To comply with security and privacy regulations, companies are having to store sensitive data on-prem or at local cloud sites, while for the other applications, they can leverage cloud computing. Microsoft, AWS, and Google have built cloud data centers in countries around the world to address the data sovereignty issues. Another factor that is promoting Hybrid IT deployments is its ability to quickly adopt the technologies that are best suited for their core business. For example, video streaming companies like Netflix or gaming service companies like Epics games are likely to combine cloud infrastructure solutions with on-premises edge computing for low latency and high-speed needs.
Automotive and appliance companies such as Tesla and Samsung build smart products. They are likely to combine IoT systems with their on-premises and cloud solutions. For many companies that are undergoing cloud transformation, the cost and complexity of the migration are the drivers of their workload distribution. In some cases, the need for speed and resilience requirements are driving workloads distribution across different geographic zones and data centers to protect companies against service interruptions and financial loss.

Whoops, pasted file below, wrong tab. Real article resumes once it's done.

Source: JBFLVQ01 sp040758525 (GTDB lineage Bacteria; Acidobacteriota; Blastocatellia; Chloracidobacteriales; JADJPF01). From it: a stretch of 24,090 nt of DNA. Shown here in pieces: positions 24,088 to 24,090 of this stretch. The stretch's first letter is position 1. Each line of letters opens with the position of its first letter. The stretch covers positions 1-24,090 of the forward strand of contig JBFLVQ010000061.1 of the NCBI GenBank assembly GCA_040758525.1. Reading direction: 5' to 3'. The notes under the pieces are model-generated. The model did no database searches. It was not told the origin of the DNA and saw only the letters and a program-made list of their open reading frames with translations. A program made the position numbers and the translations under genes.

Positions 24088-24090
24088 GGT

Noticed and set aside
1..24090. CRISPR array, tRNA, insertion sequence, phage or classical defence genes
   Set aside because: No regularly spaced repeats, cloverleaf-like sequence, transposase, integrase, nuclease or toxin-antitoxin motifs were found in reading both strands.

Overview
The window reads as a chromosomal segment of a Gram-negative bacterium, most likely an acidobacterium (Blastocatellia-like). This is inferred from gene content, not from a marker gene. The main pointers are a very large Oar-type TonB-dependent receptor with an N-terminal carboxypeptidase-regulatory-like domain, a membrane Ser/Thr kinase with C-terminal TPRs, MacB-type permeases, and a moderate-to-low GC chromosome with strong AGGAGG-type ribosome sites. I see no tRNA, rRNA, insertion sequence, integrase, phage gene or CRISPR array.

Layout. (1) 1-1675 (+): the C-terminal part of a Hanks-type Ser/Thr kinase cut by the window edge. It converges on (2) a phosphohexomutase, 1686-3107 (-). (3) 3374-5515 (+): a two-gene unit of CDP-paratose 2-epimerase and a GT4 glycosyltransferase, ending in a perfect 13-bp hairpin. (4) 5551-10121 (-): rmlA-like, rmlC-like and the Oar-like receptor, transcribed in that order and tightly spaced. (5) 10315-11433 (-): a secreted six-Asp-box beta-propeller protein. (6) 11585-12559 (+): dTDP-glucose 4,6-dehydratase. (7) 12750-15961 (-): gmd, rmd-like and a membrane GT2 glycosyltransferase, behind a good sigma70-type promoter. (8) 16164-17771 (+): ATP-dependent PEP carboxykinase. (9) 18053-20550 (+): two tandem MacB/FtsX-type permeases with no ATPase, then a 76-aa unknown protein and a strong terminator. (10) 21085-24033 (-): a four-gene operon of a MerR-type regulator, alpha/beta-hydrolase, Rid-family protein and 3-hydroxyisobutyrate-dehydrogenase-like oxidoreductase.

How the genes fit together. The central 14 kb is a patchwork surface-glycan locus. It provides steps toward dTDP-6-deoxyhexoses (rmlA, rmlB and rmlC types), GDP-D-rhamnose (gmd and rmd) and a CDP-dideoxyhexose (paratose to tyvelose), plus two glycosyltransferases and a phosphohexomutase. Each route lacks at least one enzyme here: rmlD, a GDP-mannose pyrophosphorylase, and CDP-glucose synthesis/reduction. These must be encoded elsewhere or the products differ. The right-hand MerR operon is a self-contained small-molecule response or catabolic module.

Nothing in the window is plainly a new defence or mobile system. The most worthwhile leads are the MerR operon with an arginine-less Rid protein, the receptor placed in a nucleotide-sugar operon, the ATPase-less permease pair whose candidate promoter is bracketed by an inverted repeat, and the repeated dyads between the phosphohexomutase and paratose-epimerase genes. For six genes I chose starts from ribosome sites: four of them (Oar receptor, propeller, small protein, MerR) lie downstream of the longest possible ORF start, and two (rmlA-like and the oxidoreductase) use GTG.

The Hybrid model allows an organization to make the most of its investment in IT. A mix of online self-service (SaaS) solutions integrated with traditional in-house applications helps companies provide high-quality support to their customers. The pay-as-you-go subscription model helps companies optimize their IT cost by adding more predictability and flexibility to their IT spend. Scaling the infrastructure up or down based on the usage becomes a lot easier with this model. Hybrid IT enables faster and easier product builds speeding up the time to market. Copying application environments across on-prem and cloud or building a brand-new environment takes just minutes in this setup. Keeping up with the technology advancements traditionally has been a challenge for many firms. THE hybrid IT model allows faster and easier adoption of new technologies and integration with other B2B or B2C businesses opening new avenues for business expansion and revenue growth.
The hybrid IT model requires IT staff to be able to support diverse environment configurations. While cloud support demands development and administration skills in various PaaS, SaaS, IaaS technologies, edge computing calls for deep networking skills. The pressure to learn new tools and the change in traditional ways of working can be unsettling and challenging for IT staff. Companies must train, upskill, and reskill their employees on newer technologies and cloud technologies.